Transition to Democracy or Hybrid Regime? The Dynamics and Outcomes of Democratization in Myanmar

Abstract

This article analyzes Myanmar’s transition from authoritarianism and asks if it represents a transition towards democracy or a hybrid form of rule. Starting from theoretical debates about modes of transition, the article examines competing discourses on Myanmar’s opening and argues that it resembles an imposed more than a negotiated transition. Next, the article analyzes the links between this mode of transition and its outcomes, and finds that contemporary Myanmar is characterized by a combination of formal institutions for democratic representation, civilian government, and power-sharing, and problems of weak popular representation, limited civilian control of the military, and continued centralization of state authority. The article concludes that Myanmar’s political trajectory remains open-ended, but also that Myanmar, at least for the time being, seems more accurately described as a relatively stable hybrid regime than as a country that is in transition to democracy.

Résumé

Cet article analyse la transition suite à la fin de l’autoritarisme au Myanmar et se pose la question de savoir s’il s’agit d’une transition vers la démocratie ou vers une forme de gouvernement hybride. À partir de débats théoriques sur les modes de transition, l’article étudie les discours contradictoires sur l’ouverture du Myanmar et affirme que cela ressemble davantage à une transition imposée qu’à une transition négociée. Ensuite, l’article analyse les liens entre ce mode de transition et ses résultats et conclut que le Myanmar contemporain se caractérise à la fois par des institutions officielles pour la représentation démocratique, pour un gouvernement civil et un partage du pouvoir, ainsi que par des problèmes de faible représentation populaire, de contrôle civil limité de l’armée, et de centralisation continue de l’autorité de l’Etat. L’article conclut que la trajectoire politique du Myanmar reste ouverte, mais que le Myanmar, du moins pour le moment, semble mieux décrit comme un régime hybride relativement stable que comme un pays en transition vers la démocratie.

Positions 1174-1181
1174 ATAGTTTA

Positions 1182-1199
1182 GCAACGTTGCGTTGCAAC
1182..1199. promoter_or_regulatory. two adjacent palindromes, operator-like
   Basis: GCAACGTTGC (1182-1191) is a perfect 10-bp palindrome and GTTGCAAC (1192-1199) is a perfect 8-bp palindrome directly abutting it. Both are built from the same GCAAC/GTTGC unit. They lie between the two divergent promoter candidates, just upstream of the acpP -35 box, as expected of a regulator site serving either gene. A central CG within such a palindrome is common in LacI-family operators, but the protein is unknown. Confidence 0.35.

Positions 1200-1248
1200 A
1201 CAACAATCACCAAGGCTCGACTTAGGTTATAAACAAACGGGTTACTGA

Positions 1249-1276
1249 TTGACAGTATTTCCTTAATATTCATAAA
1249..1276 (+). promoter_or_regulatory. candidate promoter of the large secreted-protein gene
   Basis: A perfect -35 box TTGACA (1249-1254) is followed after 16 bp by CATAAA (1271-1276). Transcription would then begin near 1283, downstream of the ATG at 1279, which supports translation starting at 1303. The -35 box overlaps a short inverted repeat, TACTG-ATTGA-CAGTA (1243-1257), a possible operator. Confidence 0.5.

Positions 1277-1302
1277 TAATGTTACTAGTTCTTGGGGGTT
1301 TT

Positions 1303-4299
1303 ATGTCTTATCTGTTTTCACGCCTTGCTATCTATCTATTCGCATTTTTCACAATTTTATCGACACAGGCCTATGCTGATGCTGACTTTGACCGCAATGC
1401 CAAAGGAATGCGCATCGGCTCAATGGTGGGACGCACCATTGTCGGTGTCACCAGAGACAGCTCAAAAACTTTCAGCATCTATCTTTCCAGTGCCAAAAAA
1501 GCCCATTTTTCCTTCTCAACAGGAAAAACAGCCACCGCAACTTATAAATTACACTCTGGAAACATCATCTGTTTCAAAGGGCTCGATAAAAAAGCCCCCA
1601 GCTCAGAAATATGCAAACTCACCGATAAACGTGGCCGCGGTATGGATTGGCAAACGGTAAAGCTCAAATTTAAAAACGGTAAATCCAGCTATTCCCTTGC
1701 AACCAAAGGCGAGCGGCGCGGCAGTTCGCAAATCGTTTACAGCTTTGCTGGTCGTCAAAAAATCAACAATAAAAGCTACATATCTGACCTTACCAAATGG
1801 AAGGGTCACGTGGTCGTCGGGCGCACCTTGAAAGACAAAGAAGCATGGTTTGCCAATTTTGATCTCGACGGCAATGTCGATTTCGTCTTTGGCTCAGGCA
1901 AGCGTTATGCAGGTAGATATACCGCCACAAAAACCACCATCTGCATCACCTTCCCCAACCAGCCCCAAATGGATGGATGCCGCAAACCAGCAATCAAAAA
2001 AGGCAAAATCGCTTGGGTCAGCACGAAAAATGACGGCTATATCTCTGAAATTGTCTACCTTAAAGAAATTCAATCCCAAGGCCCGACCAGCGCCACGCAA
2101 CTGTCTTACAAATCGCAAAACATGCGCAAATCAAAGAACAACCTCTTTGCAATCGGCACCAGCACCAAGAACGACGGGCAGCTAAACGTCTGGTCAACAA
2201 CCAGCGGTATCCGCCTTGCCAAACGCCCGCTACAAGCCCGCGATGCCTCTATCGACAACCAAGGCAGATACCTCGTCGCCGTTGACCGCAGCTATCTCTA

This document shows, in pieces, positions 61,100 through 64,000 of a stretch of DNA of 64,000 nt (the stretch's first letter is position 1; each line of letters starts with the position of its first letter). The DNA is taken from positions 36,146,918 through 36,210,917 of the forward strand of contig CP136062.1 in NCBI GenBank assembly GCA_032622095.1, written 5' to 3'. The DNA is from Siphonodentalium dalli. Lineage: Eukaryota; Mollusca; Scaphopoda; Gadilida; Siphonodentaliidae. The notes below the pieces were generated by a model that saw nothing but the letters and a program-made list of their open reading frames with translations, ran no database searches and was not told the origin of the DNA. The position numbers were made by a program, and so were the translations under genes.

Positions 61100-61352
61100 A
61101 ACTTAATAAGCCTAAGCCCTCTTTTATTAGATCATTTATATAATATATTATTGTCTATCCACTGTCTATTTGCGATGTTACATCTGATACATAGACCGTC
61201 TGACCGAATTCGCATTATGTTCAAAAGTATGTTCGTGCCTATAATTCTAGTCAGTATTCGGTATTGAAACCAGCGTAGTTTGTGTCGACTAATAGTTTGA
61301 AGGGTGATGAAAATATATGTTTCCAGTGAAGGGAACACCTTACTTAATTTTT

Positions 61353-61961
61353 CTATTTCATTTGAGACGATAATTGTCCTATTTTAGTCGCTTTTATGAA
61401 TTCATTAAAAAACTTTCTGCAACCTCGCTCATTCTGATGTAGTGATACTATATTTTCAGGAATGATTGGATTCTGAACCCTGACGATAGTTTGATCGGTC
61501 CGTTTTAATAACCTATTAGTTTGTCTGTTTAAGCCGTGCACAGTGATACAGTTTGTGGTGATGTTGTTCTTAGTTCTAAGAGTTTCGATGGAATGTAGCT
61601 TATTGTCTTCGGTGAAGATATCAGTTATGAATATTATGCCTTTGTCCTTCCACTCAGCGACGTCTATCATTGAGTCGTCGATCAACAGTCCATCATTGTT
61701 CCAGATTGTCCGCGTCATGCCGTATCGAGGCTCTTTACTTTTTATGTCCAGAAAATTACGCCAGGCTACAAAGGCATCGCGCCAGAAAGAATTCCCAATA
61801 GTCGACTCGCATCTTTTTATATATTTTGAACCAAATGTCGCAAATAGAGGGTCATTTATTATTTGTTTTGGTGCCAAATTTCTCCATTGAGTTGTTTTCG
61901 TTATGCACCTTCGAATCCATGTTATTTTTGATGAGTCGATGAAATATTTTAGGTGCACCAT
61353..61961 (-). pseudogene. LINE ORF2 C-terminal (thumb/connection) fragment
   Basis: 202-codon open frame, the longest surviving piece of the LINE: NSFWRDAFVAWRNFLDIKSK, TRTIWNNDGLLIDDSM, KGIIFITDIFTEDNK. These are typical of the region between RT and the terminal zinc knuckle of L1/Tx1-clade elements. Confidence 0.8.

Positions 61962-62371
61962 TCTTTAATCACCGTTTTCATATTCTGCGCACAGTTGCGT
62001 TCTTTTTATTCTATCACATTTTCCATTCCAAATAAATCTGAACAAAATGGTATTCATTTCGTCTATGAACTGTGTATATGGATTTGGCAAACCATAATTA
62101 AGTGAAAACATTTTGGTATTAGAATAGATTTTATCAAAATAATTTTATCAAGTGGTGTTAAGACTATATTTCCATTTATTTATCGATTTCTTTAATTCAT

Introduction

Following five decades of military dictatorship (1958–1960, 1962–2011), Myanmar underwent a transition from authoritarianism after the election in 2010 when power was transferred to a nominally civilian government in 2011. The transition was, however, only partial, as the new government of President Thein Sein and the Union Solidarity and Development Party (USDP) originated from the military (Tatmadaw), came into power through a flawed election, and governed on the basis of the military-designed 2008 Constitution that granted extensive powers to the Tatmadaw. The new government nevertheless initiated key political changes that came to be seen as a democratic opening, including reforms in support of civil and political freedoms, electoral democracy, and parliamentary politics at both Union and State/Region levels, and associated initiatives in support of peace and economic liberalization (Cheesman et al. 2010, 2012, 2014; Egreteau 2016; Gravers and Ytzen 2014; Lall 2016; Steinberg 2015).

Whereas these political reforms created cautious optimism about the prospects for democratization, peace, and development, there were also critical concerns about the substance of Myanmar’s democratic opening. Such concerns were strengthened as it became clear that the government was only implementing the military’s new Constitution, while refusing to consider constitutional changes that could enable more substantive democracy and peace (Bünte 2014; Croissant and Kamerling 2013). Moreover, the reform process seemed to have stalled by mid-2013 (Mullen 2016). This meant that, although important steps were taken towards basic freedoms, formal democracy, and cessation of armed hostilities, the democratic opening stopped far short of achieving liberal democracy and democratic peace.